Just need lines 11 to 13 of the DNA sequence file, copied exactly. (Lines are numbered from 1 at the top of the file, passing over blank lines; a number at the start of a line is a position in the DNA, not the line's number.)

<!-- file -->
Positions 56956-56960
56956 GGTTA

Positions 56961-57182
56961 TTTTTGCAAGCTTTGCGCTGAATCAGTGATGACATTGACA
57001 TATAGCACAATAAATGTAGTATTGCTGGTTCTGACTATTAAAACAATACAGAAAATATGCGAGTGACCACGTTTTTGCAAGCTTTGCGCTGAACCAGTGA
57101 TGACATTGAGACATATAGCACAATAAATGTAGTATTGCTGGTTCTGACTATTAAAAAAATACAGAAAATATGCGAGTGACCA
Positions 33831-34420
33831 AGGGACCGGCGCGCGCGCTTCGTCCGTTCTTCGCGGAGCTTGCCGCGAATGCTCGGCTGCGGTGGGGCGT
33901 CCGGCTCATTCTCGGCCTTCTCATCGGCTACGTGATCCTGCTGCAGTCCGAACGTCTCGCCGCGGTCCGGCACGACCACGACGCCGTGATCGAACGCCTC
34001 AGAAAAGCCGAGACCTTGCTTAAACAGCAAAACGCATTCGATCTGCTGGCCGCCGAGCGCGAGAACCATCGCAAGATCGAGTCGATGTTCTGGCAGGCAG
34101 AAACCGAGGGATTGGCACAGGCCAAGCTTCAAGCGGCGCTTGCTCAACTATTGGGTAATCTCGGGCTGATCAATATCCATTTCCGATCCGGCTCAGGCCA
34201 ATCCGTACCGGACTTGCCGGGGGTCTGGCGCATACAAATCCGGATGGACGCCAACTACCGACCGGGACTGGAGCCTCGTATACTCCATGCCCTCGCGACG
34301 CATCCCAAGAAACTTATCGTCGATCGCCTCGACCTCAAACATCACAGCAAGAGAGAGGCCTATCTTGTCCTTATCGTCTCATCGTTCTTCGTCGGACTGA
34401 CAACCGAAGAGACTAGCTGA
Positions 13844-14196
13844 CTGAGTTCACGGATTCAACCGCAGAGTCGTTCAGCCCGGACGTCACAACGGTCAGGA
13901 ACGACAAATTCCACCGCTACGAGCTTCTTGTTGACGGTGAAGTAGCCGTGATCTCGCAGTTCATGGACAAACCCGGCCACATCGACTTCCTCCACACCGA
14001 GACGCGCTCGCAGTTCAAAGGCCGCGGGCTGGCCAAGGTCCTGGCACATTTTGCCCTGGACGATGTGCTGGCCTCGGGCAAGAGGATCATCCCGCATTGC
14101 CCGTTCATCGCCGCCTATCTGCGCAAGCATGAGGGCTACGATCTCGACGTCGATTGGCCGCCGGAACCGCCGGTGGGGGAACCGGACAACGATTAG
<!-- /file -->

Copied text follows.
34101 AAACCGAGGGATTGGCACAGGCCAAGCTTCAAGCGGCGCTTGCTCAACTATTGGGTAATCTCGGGCTGATCAATATCCATTTCCGATCCGGCTCAGGCCA
34201 ATCCGTACCGGACTTGCCGGGGGTCTGGCGCATACAAATCCGGATGGACGCCAACTACCGACCGGGACTGGAGCCTCGTATACTCCATGCCCTCGCGACG
34301 CATCCCAAGAAACTTATCGTCGATCGCCTCGACCTCAAACATCACAGCAAGAGAGAGGCCTATCTTGTCCTTATCGTCTCATCGTTCTTCGTCGGACTGA